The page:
Thursday, June 29, 2017

The First Independence Day

by Tamera Lynn Kraft

On June 7th, 1776, Richard Henry Lee, representative from Virginia, made a resolution in the Continental Congress. He proposed, "Resolved: That these United Colonies are, and of right ought to be, free and independent States, that they are absolved from all allegiance to the British Crown, and that all political connection between them and the State of Great Britain is, and ought to be, totally dissolved."

The resolution was postponed until July 1st to give the delegates a chance to convince the colonies of New York, New JerseyPennsylvaniaDelawareMaryland and South Carolina to vote yes on the resolution.

On June 11th, Congress commission five men to write a declaration listing grievances against the king of England and to declare the United States of America to be an independent nation. Those five men were Thomas Jefferson, Benjamin Franklin, John Adams, Roger Sherman, and Robert R. Livingston. Thomas Jefferson was considered the most elegant writer of the five and was elected to write the document. He finished it on June 28th, and it was submitted for review.

On July 1st, debate on Lee's resolution began. The Congress decided that any resolution for independence should be unanimous, and the vote was postponed a day. The next day, the resolution was passed with every state but New York voted yes. New York abstained from the vote.

John Adams was sure July 2nd would be known as Independence Day. He write to his wife, "The Second Day of July 1776, will be the most memorable Epocha, in the History of America.—I am apt to believe that it will be celebrated, by succeeding Generations, as the great anniversary Festival. It ought to be commemorated, as the Day of Deliverance by solemn Acts of Devotion to God Almighty. It ought to be solemnized with Pomp and Parade, with Shews, Games, Sports, Guns, Bells, Bonfires and Illuminations from one End of this Continent to the other from this Time forward forever more."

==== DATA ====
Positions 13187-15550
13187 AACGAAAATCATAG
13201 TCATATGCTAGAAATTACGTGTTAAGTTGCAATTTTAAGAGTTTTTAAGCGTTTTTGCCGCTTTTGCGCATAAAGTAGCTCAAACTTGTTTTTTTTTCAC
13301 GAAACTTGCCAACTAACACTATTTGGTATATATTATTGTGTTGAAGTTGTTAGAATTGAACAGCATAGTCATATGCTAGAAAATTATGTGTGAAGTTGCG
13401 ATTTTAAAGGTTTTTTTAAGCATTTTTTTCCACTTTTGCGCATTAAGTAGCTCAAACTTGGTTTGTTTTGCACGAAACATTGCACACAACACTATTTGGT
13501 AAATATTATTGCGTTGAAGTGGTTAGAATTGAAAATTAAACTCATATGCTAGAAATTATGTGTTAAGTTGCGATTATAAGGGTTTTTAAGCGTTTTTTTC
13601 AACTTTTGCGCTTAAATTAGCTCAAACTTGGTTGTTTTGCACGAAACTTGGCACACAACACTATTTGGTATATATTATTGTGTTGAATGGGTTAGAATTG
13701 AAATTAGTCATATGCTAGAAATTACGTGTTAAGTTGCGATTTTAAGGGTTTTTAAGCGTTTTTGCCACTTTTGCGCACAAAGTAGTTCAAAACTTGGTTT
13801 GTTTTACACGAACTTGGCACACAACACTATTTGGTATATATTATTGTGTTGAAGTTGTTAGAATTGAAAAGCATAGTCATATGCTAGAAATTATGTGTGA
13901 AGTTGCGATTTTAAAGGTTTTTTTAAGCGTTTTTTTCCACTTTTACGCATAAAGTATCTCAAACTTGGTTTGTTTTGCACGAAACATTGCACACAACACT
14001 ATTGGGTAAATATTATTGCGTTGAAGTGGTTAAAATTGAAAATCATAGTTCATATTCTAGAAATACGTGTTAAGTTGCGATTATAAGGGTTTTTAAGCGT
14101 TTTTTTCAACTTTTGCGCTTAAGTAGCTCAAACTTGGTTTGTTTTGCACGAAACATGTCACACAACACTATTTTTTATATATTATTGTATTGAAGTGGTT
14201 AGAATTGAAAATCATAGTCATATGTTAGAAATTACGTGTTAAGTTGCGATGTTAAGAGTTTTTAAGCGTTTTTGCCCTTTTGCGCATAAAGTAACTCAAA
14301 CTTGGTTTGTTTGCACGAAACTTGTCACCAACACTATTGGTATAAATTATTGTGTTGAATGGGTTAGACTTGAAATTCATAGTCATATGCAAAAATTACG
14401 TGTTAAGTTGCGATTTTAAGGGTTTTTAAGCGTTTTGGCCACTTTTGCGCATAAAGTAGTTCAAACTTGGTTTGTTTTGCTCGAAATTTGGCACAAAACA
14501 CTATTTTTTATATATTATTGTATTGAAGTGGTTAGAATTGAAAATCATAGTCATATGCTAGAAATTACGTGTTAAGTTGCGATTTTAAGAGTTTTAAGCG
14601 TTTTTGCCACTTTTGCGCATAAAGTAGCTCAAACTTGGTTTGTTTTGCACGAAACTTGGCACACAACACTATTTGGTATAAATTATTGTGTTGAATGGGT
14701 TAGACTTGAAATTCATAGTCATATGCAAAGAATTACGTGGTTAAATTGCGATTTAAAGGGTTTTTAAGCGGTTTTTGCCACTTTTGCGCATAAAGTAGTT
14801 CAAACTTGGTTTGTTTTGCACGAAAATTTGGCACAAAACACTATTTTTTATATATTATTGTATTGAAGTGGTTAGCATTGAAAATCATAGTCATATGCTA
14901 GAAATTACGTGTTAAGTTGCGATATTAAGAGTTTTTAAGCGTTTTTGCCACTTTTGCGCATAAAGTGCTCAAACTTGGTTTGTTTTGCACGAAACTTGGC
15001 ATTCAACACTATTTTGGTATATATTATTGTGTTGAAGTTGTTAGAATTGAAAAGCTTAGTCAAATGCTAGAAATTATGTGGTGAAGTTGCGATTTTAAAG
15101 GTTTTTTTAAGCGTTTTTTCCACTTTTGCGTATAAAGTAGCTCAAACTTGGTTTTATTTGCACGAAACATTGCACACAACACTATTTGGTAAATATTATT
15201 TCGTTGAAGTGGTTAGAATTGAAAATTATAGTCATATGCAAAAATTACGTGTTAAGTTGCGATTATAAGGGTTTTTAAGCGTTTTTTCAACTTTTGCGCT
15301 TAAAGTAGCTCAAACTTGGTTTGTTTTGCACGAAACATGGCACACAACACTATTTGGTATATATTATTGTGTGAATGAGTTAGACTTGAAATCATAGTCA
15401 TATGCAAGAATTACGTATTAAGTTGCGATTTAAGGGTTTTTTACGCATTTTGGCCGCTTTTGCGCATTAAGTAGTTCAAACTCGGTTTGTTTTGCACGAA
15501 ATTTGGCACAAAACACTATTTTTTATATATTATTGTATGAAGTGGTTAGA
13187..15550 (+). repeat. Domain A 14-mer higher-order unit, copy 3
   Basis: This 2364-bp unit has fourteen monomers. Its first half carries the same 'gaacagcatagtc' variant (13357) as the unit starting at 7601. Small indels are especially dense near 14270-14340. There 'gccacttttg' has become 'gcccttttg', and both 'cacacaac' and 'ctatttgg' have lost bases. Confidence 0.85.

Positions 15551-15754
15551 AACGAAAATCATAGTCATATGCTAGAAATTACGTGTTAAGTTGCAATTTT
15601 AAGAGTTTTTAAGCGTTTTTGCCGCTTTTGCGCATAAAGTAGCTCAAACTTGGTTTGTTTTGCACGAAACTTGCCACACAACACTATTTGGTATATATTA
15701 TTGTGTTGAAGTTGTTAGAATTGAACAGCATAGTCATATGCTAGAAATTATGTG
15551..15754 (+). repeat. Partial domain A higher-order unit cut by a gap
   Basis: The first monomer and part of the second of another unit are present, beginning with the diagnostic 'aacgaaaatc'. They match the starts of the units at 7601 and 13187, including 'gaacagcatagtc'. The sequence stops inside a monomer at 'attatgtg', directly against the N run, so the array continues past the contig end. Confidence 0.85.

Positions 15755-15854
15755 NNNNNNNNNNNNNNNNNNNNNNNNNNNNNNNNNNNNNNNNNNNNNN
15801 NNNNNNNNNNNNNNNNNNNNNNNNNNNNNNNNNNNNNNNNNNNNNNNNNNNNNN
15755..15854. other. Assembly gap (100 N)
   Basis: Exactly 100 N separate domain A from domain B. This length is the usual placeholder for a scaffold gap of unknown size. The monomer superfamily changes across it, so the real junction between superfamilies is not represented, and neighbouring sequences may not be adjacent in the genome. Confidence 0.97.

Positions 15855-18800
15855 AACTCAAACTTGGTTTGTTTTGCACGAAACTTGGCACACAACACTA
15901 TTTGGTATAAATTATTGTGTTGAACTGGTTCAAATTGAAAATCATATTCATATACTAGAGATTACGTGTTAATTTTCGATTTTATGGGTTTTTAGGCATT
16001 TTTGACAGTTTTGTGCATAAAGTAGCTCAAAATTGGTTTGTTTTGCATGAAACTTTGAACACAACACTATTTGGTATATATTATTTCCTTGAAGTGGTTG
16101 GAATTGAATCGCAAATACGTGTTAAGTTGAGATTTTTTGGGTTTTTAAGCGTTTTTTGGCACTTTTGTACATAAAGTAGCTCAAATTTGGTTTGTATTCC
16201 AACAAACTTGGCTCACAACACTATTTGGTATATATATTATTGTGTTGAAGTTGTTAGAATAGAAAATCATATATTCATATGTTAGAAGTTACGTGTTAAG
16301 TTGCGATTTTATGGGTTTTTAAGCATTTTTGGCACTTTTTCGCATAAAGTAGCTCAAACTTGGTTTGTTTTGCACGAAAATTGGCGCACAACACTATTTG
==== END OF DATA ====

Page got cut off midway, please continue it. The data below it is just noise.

The Declaration of Independence was accepted on July 4th. Later that evening, the liberty bell rang out in celebration. 200 copies were ordered to be made called the Dunlap Broadsides. The first real Independence Day celebration that year took place on July 8th when the document was read in the square in Philadelphia. A few days later, it was read to General Washington's troops.

The next year, the day was celebrated with picnics and fireworks, a tradition that continues to this day.

Congress established Independence Day as a holiday in 1870, but it didn’t become a legal federal holiday until 1941 when Congress passed the law. Even before the law was passed, Adam's vision of Independence Day became a reality every year since our Independence was declared.


Tamera Lynn Kraft has always loved adventures and writes Christian historical fiction set in America because there are so many adventures in American history. She has received 2nd place in the NOCW contest, 3rd place TARA writer’s contest, and was a finalist in the Frasier Writing Contest. Her Novel, Alice’s Notions and her novellas Resurrection of Hope and A Christmas Promise are available on Amazon and at Barnes and Noble.

10 comments:

  1. I enjoyed this post about the first Independence Day. Thank you for sharing. Have a happy and safe 4th of July.

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  2. Timely information, thank you!

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  3. Thanks for the interesting post. I found it a bit odd that I've never heard of Roger Sherman or Robert R. Livingstone before, considering they helped create the declaration of independence.

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    1. I agree. Much of our history has become a footnote.

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  4. Thank you for sharing your interesting post. Happy 4th!

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  5. Thanks for sharing! Happy Independence Day!!

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    1. Thanks, Connie. Happy Independence Day.

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